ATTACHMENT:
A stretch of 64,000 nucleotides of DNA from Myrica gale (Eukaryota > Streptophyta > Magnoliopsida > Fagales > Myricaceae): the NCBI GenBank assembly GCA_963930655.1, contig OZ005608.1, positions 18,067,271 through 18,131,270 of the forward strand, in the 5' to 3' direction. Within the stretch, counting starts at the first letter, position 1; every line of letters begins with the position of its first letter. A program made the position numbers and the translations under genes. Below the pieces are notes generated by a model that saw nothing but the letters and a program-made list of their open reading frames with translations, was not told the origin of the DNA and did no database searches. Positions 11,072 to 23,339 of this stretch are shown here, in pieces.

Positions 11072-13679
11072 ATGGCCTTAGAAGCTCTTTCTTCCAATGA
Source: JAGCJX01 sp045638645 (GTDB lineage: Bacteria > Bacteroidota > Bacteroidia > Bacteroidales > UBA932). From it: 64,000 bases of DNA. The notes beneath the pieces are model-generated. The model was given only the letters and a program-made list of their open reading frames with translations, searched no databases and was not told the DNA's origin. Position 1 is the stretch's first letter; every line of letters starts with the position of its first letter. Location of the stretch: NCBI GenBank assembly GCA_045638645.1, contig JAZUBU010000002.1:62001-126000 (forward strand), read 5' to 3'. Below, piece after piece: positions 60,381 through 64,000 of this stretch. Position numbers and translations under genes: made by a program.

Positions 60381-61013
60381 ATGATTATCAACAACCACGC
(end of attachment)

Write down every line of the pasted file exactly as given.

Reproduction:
A stretch of 64,000 nucleotides of DNA from Myrica gale (Eukaryota > Streptophyta > Magnoliopsida > Fagales > Myricaceae): the NCBI GenBank assembly GCA_963930655.1, contig OZ005608.1, positions 18,067,271 through 18,131,270 of the forward strand, in the 5' to 3' direction. Within the stretch, counting starts at the first letter, position 1; every line of letters begins with the position of its first letter. A program made the position numbers and the translations under genes. Below the pieces are notes generated by a model that saw nothing but the letters and a program-made list of their open reading frames with translations, was not told the origin of the DNA and did no database searches. Positions 11,072 to 23,339 of this stretch are shown here, in pieces.

Positions 11072-13679
11072 ATGGCCTTAGAAGCTCTTTCTTCCAATGA
Source: JAGCJX01 sp045638645 (GTDB lineage: Bacteria > Bacteroidota > Bacteroidia > Bacteroidales > UBA932). From it: 64,000 bases of DNA. The notes beneath the pieces are model-generated. The model was given only the letters and a program-made list of their open reading frames with translations, searched no databases and was not told the DNA's origin. Position 1 is the stretch's first letter; every line of letters starts with the position of its first letter. Location of the stretch: NCBI GenBank assembly GCA_045638645.1, contig JAZUBU010000002.1:62001-126000 (forward strand), read 5' to 3'. Below, piece after piece: positions 60,381 through 64,000 of this stretch. Position numbers and translations under genes: made by a program.

Positions 60381-61013
60381 ATGATTATCAACAACCACGC